And within the space of three years, FX markets were faced with a crisis of yen strength (1995) and yen weakness (1998.) Maintaining an open mind and a flexible outlook is critical to long-term success, at least the way I manage money.

So why am I pooh-poohing the BDIY and Chinbese equities and the whole reflation trade? Well, from a structural perspective, I think they are noise, not signal; too many ancillary signals are flashing red. While some may take them to be the "green shoots" of recovery, I suspect they are more likely to be weeds.

That having been said, I am not in the business of ignoring trading opportunities, so yeah, I have a bit of pro-risk, pro-reflation-y stuff on, including (gag) tiny long positions in the Antipodean currencies.

But it's important not to lose sight of where this love in (which, in the grand scheme of things, has taken the SPX precisely nowhere)ends: in my book, with more pain.

Macro Man said...
6:21 PM  

Agreed that market swings necessitate flexibility of positioning and therefore perspective, but in my admittedly limited experience I have found that those focused on the bigger picture, including myself, tend to me more cynically contrarian and thus more usually bearish - perma cynic if you will. Anecdotally, I've never heard of a "bear-tard".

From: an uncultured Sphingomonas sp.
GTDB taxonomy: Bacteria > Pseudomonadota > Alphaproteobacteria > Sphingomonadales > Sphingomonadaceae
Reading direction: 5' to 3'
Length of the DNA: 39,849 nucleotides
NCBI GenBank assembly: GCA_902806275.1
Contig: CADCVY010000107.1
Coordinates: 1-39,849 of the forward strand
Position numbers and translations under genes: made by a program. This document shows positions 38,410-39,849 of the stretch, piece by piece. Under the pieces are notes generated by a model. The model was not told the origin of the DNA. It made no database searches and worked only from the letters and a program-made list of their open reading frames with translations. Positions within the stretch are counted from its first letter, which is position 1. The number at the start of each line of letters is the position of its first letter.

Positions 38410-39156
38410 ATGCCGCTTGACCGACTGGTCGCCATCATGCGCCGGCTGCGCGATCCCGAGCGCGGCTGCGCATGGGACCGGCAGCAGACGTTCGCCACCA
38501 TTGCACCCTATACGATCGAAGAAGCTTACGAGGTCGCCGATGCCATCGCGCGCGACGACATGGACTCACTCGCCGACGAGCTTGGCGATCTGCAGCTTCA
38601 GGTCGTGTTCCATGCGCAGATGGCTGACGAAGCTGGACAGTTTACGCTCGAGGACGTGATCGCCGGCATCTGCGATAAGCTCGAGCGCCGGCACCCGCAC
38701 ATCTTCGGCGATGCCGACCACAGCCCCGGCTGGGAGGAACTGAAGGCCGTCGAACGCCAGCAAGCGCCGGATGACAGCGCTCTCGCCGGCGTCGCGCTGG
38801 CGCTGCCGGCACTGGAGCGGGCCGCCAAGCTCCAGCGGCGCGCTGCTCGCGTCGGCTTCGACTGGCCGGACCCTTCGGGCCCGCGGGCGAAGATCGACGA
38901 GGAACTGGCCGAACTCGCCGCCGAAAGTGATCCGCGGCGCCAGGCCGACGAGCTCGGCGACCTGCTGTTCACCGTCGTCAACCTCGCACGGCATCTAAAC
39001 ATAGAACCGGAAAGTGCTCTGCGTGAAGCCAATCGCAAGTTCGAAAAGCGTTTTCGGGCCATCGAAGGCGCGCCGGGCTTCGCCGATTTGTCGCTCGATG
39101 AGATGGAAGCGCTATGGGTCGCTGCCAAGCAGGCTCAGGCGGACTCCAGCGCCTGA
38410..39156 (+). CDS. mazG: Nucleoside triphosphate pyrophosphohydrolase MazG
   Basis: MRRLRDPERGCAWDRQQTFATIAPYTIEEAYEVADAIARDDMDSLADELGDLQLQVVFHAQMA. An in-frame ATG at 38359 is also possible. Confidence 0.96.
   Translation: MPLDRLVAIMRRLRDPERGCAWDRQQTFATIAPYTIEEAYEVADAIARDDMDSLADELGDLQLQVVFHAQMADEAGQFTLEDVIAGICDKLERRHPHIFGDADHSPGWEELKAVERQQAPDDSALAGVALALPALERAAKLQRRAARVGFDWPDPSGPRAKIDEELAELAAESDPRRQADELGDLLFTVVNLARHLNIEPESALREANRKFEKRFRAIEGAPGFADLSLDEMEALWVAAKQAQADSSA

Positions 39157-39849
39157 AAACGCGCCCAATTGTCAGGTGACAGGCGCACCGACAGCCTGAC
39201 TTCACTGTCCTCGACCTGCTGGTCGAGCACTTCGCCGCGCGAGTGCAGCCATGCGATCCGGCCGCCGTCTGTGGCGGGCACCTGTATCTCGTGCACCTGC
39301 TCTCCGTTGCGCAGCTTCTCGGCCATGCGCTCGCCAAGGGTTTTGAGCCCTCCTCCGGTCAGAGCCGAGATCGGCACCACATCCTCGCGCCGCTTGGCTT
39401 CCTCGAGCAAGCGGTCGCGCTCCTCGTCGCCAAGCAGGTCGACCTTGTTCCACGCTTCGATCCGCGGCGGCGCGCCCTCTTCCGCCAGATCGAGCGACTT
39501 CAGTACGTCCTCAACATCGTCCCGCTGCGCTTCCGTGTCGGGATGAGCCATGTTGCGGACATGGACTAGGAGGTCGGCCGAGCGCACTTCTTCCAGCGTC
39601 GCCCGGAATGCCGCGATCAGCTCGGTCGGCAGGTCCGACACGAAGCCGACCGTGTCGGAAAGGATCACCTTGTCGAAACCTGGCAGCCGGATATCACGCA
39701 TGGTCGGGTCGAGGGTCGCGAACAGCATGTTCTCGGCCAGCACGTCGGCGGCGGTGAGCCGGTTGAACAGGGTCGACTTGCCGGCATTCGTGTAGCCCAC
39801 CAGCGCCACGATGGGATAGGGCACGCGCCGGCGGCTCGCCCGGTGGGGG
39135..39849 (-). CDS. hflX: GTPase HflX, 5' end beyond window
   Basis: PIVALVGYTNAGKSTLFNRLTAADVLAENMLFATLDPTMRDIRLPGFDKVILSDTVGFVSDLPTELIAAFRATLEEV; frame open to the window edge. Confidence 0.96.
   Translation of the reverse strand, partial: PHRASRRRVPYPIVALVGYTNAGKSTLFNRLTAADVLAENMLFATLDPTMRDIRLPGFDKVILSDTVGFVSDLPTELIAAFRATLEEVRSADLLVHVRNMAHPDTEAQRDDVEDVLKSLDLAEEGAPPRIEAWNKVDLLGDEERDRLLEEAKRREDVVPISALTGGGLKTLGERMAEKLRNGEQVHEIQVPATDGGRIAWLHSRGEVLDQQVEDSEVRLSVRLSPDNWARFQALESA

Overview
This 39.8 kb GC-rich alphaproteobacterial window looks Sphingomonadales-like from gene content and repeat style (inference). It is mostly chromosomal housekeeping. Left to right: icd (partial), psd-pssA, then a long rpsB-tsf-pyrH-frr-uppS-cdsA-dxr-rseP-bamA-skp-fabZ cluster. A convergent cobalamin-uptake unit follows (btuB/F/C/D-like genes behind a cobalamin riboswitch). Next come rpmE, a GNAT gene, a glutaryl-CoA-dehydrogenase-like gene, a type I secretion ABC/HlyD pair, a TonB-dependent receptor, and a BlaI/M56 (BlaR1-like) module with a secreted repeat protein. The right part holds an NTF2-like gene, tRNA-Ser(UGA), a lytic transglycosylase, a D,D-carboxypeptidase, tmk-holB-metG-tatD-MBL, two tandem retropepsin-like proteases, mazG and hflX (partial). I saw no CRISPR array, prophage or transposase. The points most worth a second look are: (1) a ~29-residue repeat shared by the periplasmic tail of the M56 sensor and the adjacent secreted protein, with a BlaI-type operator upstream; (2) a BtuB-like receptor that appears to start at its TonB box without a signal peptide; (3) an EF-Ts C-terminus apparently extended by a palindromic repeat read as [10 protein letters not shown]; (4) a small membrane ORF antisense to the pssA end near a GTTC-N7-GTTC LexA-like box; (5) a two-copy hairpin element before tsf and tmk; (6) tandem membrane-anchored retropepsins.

Thanks for the discussion and have a good weekend all, JL

Anonymous said...
8:46 PM  

biggest number of jobs since late 1974...

have you looked at what happened the spx from late 74 onwards? the chart is actually quite similar to the current spx (line them both up in excel and you'll see what i mean).

if this analogue model was to play out...spx 1200-1300 in 2-3 months.

have a look...

Anonymous said...
9:21 PM  

genauer says:
SGD = 0.316 + 1 EUR + 0.06 CNY

everything else and more digits are
completely irrelevant !
That fits the last 3 years with an average error of less than 1 %
Somebody saying "currency manipulation" ? :-)

Anonymous said...
11:56 PM  

Post a Comment

Disclaimer

This commentary is written for entertainment purposes only. Nothing you read on this site is advice or an inducement to buy, sell, or hold any real or hypothetical investment, nor should you construe it as such.